Cristina Harmon: West’s water situation is worsening | SteamboatToday.com

Cristina Harmon: West’s water situation is worsening

The low water year here on the Yampa River has been getting some attention of late in Steamboat Pilot & Today article “Warm, dry year breaks records in the Yampa River Basin” on Oct. 21 and Councilwoman Heather Sloop’s column answering citizen questions regarding tubing on the Yampa, “Top 10 council questions” on Oct. 16.

I am among those who recreate on the Yampa, and many businesses benefit from the river recreation in the spring and summer. It's not the first low water year, but this is the first year we have both voluntary closures on the Yampa and a historic call on the river by Dinosaur National Monument. I applaud all river users and irrigators for honoring the closures and call.

The city's Yampa River streamflow management plan and the Colorado Water Trust and Stagecoach Reservoir managers have made it possible to keep enough water in the Yampa for the aquatic community during low flow periods. The long-term trends do not inspire confidence that a few big winters will solve the water problems in the west.

The Yampa, as part of the Colorado River system, contributes to the water promised to downstream users under the Colorado Compact. As of Sept. 30, the combined water stored in 10 reservoirs in the Colorado River system measured only 47 percent full; the lowest amount since tracking began in 1980. Water levels have been trending lower and lower since 1980.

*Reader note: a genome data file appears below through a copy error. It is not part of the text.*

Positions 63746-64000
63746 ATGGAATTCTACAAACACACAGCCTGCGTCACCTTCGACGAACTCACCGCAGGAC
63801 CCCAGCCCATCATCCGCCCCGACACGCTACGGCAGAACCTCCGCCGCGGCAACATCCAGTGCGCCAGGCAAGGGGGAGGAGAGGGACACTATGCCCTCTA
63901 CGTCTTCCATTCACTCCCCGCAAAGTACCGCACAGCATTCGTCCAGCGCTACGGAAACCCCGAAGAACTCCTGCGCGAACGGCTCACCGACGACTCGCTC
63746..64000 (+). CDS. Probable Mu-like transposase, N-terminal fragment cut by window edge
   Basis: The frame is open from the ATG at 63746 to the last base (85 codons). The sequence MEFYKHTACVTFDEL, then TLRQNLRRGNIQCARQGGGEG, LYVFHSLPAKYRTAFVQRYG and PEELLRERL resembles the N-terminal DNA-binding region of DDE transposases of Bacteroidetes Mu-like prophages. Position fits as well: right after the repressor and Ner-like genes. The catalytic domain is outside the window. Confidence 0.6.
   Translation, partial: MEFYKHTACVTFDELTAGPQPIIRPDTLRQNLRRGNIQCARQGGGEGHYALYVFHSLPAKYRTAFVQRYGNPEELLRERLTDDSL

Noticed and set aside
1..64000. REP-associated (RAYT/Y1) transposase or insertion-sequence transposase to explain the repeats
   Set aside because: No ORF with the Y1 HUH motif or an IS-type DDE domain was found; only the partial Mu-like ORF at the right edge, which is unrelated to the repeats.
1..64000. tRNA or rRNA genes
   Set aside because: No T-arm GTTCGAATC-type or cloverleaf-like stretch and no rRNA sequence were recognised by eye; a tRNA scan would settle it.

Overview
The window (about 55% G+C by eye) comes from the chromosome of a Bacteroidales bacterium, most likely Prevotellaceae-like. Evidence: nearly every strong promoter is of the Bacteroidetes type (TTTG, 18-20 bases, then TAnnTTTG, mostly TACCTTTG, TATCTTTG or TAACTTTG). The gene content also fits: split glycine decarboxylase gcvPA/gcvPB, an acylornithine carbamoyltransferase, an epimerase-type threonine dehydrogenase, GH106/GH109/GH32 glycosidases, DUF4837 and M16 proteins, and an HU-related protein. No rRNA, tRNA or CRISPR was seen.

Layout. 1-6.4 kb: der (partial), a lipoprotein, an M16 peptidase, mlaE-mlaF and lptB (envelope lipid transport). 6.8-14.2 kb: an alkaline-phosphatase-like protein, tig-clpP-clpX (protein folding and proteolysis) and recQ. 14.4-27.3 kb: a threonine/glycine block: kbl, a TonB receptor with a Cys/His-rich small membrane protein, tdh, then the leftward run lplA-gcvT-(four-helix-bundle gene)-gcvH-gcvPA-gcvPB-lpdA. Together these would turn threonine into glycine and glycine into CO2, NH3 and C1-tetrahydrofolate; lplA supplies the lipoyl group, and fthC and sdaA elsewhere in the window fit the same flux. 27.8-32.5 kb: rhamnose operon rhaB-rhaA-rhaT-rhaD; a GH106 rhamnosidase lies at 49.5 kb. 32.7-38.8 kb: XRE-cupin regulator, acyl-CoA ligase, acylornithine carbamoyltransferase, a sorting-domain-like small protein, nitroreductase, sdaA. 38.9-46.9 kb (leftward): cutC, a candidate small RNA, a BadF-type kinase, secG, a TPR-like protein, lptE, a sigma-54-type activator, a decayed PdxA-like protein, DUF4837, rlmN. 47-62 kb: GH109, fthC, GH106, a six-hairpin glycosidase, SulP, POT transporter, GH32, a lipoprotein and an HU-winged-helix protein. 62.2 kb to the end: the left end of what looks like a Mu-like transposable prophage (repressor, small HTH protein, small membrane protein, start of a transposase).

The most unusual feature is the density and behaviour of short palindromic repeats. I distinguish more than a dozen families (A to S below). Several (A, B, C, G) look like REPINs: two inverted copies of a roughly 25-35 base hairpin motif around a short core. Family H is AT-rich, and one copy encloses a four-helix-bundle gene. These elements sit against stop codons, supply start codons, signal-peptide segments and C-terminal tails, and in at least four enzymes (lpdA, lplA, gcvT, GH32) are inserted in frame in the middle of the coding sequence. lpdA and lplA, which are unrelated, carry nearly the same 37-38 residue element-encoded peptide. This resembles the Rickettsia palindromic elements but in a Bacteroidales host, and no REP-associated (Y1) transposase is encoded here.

The compact promises water to 40 million people and for 5.5 million acres of farmland downstream. The amount promised far outstrips water available, and the Colorado runs dry before reaching the Sea of Cortez.

And juxtapose this dilemma with a recent study — Science Advances on Oct. 15 — showing an increased amount of water used in oil and gas development. As the industry has matured, the amount of water used for fracking increased nine-fold between 2011 and 2016.

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More water is now used in production than actual oil produced. In some instances, fracking water use is more than municipal use. Here in the West it said that whiskey is for drinking and water is for fighting, but in these times of uncertainty about water, we must make conservation and wise use a priority, guard our Western Slope water from diversion proposals and pray for precipitation.

Cristina Harmon

Steamboat Springs

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